"Ending the Silence" has received an overwhelmingly positive response from the entire state of Colorado.
"I like that they shared their own stories to make it personal and show these illnesses are real," wrote a student from Temple Emannuel in Denver in a survey following the presentation. "It made me feel comfortable how open they were. Thank you for coming; the presentation genuinely helped me to solve personal issues."
Another student from Lakewood High School wrote, "I liked everything. Connections on a personal level with the presenters helps so much. The presenters were strong, beautiful, energetic, vibrant and focused. I think (National Alliance on Mental Illness) has done an amazing job at presenting stories about their experience."
"We've had great class responses to 'Ending the Silence,'" said Jennifer Daniels, president of the National Alliance on Mental Illness' Western Slope chapter. "Students recommend it to friends. Also, we've gotten serious responses like it's so good to know I'm not alone and so good to know how to help a friend with suicidal thoughts."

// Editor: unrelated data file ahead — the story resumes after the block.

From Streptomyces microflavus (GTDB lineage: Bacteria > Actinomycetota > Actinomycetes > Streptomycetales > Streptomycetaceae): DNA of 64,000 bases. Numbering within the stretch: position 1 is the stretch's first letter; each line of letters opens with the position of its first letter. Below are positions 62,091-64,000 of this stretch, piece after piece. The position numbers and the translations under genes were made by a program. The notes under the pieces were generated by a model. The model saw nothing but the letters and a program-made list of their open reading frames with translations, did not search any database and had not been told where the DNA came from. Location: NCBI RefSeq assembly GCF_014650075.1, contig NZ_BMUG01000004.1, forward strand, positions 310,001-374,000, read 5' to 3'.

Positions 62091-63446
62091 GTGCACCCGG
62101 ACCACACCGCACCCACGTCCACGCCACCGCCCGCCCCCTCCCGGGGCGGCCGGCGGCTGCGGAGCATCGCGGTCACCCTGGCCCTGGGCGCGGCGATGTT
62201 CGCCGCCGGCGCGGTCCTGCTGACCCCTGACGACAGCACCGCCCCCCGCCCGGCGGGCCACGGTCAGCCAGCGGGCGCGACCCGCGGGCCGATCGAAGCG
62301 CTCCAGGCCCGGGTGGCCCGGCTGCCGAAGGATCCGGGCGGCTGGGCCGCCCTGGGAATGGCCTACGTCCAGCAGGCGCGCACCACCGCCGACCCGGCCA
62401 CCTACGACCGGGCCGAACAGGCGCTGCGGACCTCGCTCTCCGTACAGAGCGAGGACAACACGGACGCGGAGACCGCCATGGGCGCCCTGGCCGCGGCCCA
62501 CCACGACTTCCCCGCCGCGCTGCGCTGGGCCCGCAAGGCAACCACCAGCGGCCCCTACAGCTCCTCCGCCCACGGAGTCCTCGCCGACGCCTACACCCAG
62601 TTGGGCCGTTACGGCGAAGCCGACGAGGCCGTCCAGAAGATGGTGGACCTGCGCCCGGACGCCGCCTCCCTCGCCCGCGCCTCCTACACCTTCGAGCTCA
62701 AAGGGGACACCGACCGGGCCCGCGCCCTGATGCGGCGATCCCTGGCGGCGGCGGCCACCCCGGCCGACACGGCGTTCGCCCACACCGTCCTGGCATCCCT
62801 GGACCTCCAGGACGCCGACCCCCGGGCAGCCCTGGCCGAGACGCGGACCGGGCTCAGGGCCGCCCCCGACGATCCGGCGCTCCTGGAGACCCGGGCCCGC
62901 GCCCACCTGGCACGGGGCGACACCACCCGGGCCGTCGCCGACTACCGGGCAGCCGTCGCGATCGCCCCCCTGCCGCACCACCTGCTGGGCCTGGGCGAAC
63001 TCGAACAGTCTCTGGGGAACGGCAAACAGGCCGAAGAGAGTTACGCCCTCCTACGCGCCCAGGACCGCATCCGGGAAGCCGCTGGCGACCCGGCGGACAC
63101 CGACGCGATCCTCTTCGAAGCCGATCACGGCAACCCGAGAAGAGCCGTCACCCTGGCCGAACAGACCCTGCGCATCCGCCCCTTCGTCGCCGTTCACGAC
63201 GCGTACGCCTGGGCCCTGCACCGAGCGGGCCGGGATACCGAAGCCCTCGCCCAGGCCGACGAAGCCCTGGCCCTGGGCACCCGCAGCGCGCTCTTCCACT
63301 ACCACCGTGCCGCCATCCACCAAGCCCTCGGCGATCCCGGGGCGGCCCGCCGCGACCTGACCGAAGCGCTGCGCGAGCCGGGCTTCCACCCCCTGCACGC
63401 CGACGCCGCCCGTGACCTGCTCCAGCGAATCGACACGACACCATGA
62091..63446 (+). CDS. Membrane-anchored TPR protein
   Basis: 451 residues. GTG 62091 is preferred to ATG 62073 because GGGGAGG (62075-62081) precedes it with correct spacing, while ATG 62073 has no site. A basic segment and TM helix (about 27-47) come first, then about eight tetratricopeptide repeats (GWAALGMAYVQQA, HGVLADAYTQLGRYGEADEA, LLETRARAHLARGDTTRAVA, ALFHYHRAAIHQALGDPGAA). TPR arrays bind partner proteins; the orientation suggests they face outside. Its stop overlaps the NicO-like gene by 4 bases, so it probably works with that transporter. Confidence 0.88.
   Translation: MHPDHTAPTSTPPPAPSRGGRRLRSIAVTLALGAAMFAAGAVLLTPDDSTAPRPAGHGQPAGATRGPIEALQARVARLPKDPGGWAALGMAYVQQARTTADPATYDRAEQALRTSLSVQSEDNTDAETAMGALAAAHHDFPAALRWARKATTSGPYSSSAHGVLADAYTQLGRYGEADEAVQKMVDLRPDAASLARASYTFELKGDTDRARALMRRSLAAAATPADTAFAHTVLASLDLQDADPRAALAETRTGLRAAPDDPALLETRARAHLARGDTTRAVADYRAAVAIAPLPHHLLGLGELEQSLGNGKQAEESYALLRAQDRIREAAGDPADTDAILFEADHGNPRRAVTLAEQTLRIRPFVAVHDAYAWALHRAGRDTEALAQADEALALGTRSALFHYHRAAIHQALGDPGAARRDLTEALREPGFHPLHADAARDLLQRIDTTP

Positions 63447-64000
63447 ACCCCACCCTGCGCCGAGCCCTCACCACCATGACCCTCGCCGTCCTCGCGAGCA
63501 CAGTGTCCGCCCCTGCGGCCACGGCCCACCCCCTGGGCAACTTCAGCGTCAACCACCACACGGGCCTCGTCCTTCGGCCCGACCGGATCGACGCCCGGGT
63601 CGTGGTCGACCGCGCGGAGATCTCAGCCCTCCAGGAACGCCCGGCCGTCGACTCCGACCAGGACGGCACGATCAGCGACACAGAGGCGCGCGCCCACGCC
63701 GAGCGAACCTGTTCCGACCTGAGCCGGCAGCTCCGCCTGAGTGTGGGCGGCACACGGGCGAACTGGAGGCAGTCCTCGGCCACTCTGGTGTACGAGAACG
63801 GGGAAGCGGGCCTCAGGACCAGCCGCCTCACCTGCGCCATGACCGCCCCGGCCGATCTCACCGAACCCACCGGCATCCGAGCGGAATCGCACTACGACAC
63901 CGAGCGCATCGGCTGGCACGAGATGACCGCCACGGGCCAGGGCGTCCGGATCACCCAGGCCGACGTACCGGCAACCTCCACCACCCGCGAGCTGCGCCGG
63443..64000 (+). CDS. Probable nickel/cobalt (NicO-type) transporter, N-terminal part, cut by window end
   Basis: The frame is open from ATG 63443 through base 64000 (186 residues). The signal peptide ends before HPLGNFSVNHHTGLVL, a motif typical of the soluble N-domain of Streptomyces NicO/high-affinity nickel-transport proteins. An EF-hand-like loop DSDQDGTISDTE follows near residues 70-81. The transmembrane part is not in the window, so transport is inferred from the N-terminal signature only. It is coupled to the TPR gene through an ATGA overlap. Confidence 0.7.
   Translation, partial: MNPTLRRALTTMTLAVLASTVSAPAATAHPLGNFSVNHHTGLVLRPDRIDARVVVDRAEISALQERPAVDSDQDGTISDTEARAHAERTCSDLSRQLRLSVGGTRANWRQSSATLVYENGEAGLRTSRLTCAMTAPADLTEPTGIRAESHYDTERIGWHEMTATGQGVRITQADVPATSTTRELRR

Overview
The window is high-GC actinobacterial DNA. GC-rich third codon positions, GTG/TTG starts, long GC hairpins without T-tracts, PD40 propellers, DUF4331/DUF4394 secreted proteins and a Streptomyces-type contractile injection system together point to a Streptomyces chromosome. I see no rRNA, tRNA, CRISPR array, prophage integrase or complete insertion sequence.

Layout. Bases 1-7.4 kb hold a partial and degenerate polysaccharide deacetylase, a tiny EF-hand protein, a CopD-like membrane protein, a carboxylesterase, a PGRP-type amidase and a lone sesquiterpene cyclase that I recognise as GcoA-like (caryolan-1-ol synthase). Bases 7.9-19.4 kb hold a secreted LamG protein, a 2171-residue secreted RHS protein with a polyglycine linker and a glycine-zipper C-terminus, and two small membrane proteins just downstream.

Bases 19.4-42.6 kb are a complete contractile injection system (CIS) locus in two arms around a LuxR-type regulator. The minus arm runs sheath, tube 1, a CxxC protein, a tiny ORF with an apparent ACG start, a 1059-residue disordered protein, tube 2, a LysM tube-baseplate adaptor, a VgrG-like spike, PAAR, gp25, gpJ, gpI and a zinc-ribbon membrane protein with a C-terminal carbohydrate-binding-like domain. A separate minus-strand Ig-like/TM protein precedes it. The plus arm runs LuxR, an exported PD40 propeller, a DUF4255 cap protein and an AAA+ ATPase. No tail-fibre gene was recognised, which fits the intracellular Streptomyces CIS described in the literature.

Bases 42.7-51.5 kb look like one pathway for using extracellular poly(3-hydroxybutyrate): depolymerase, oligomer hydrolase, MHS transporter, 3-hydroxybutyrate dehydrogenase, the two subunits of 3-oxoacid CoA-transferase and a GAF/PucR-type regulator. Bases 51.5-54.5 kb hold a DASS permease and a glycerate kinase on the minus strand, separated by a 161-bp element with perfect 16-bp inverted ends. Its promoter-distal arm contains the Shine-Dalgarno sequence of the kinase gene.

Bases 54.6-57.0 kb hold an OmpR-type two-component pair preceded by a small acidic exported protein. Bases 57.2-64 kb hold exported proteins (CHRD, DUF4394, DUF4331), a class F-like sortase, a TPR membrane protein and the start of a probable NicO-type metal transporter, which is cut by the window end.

The adult session, Daniels said, will be a little bit different from the session for teens, and teens are welcome to attend both sessions.
"The adults' class will be specific to parents and resources for them on noticing the signs of a mental illness and a discussion on the aspects of mental health recovery and basic mental health," she said.
Harakal encouraged school counselors and police officers to come to the adult session of the event because "they're on the front end of this," she said. She hopes counselors will come to the event and learn about the signs of mental illnesses to better notice and respond to them at school. Police officers are also first responders to a suicide attempt.
"('Ending the Silence') is not just two people talking," Daniels said. "The people who run the program have actual experiences with mental health and share their real life stories. There hasn't been one person who hasn't liked it. We're trying to get it into every class."